My Lazy Scamp Initiative

The character of Dexter, on the show of the same name, often referred to his “dark companion,” that demanded he:

Kill kill kill!  

I have a similar, albeit less violent, companion.  Having been raised Catholic, even though I was never what one would call a good Catholic, the whole experience of being a Catholic child, I believe, is to imbue every healthy decision a person can make for themselves in their adult life with a heavy, all-encompassing, sense of guilt.  

Guilt guilt guilt!

This is not news, of course.  In fact the Catholics take great pride (a sin, right?) in guilting their children into behaving, even if that behavior is bought with a lifelong fear of relaxation.

I’m sure Catholicism isn’t the only reason I can’t relax.  The stressors of the modern world are unrelenting. Every time I seem to overcome some obstacle there are two more in my way.  When God closes a door He opens two windows, and now the rain is getting in and I have to close those, too.

Like my buddy F. Scott said:

“So we beat on, boats against the current, borne back ceaselessly into the past.”

And lookit, I’m also not a member of the follow-your-bliss Oprah cult.  It becomes a dangerous mindset when people believe they deserve to be happy all the time.  Follow your bliss, sure, but also pay your bills. I do not expect to be happy 24/7, because I would be in for a lifetime of disappointment if I did.  Just, you know, sometimes would be nice.

Buddhism, mindfulness, transcendental meditation: phases for kids.  We all try them, and we all think we’re pseudo-Buddhists at some point.  Usually in college at about the same time we get into Tom Waits and Charles Bukowski (those references might be a little dated).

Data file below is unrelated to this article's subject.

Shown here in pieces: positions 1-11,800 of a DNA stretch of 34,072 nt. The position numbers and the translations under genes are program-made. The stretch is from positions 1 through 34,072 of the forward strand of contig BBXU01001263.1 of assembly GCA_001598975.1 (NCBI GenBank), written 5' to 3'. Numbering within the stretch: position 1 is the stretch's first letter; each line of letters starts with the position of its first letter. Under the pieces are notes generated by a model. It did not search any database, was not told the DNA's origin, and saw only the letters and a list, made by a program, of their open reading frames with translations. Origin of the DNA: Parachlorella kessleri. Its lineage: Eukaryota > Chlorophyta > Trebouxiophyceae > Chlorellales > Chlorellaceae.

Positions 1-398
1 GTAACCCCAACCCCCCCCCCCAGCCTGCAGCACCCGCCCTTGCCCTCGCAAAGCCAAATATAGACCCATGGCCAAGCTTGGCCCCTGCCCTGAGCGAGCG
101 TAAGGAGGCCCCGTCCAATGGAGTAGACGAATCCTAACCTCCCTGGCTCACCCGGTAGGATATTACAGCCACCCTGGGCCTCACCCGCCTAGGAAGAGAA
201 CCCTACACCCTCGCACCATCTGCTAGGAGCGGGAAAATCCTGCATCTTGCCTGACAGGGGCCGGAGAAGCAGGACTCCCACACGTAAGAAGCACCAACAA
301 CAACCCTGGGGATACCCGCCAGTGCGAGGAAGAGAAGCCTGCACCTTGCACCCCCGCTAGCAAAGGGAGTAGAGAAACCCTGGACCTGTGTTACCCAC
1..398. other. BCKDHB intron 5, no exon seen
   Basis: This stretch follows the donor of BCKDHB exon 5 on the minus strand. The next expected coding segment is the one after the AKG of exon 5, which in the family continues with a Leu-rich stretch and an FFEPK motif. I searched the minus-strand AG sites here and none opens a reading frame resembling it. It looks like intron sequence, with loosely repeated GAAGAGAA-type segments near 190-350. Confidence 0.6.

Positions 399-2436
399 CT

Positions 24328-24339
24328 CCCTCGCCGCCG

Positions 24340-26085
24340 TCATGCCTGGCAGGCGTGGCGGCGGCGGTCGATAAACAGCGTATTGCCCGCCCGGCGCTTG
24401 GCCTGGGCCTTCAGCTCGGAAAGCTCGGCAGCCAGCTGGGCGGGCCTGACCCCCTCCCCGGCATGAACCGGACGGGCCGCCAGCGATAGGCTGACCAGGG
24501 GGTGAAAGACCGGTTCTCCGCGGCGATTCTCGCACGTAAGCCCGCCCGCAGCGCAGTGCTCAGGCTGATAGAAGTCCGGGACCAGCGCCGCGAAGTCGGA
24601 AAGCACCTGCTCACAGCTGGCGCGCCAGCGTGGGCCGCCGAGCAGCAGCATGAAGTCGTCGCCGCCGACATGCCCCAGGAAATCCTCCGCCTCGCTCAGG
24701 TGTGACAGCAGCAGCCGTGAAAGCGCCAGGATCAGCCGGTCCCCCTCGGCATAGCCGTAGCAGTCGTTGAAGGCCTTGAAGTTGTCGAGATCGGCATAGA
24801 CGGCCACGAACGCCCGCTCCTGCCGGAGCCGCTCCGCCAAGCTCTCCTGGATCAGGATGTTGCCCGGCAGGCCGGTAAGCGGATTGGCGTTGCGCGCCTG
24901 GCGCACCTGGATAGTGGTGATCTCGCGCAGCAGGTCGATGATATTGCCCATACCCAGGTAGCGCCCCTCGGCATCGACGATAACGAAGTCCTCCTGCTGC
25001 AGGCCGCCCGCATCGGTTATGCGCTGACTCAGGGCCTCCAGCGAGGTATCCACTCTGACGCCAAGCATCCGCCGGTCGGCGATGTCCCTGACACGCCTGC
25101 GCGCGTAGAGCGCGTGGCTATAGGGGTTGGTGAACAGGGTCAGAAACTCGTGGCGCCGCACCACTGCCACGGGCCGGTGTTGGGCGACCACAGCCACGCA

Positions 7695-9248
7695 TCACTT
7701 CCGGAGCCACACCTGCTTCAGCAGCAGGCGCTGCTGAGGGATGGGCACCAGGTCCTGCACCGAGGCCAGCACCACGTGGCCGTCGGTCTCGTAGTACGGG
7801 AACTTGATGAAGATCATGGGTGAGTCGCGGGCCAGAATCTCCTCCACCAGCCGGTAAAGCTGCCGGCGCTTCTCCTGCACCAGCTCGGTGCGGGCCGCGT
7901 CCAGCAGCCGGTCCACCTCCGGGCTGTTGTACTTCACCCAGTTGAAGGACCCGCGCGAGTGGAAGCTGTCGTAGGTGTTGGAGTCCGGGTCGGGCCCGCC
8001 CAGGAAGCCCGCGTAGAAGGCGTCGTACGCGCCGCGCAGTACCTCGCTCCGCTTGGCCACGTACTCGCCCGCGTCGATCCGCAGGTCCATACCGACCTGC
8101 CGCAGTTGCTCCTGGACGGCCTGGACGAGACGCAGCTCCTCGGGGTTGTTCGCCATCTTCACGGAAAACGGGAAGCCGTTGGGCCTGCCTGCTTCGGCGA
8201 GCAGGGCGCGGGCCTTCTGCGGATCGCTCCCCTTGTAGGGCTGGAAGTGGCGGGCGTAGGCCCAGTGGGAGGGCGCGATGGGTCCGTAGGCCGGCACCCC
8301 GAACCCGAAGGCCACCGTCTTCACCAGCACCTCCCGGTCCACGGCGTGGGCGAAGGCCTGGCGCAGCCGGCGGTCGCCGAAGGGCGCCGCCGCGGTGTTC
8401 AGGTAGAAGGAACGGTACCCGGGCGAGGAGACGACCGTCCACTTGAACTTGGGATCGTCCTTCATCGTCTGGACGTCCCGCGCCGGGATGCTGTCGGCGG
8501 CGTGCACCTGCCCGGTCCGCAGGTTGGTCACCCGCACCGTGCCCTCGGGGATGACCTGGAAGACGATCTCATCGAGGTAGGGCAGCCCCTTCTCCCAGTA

And all that being said: to each their own.  These are things that haven’t worked for me in the long run, although I plan on re-exploring a few of them.  My goal, through the course of this blog and the reading of The Importance of Living by Lin Yutang (more on that later), is to gain the ability to, after a day of work and an evening peppered with chores, to be able to sit on my couch and watch TV, read a book, or do nothing, and, most importantly, to feel no guilt about all the things left undone.

I know other people have problems that probably seem more legitimate, more issues worthy of complaint and pity, but these are mine, and I think in this modern world of ours, where we’re expected by our livelihoods, and by our contemporaries, to be constantly connected to some form of communication or electronic media, it is essential to unplug for major portions of our days in order to look inward and self-reflect without the benefit of emojis, filters and memes, and to feel comfortable making relaxation a part of your day just as important as any other.

So that’s my goal for this journey.


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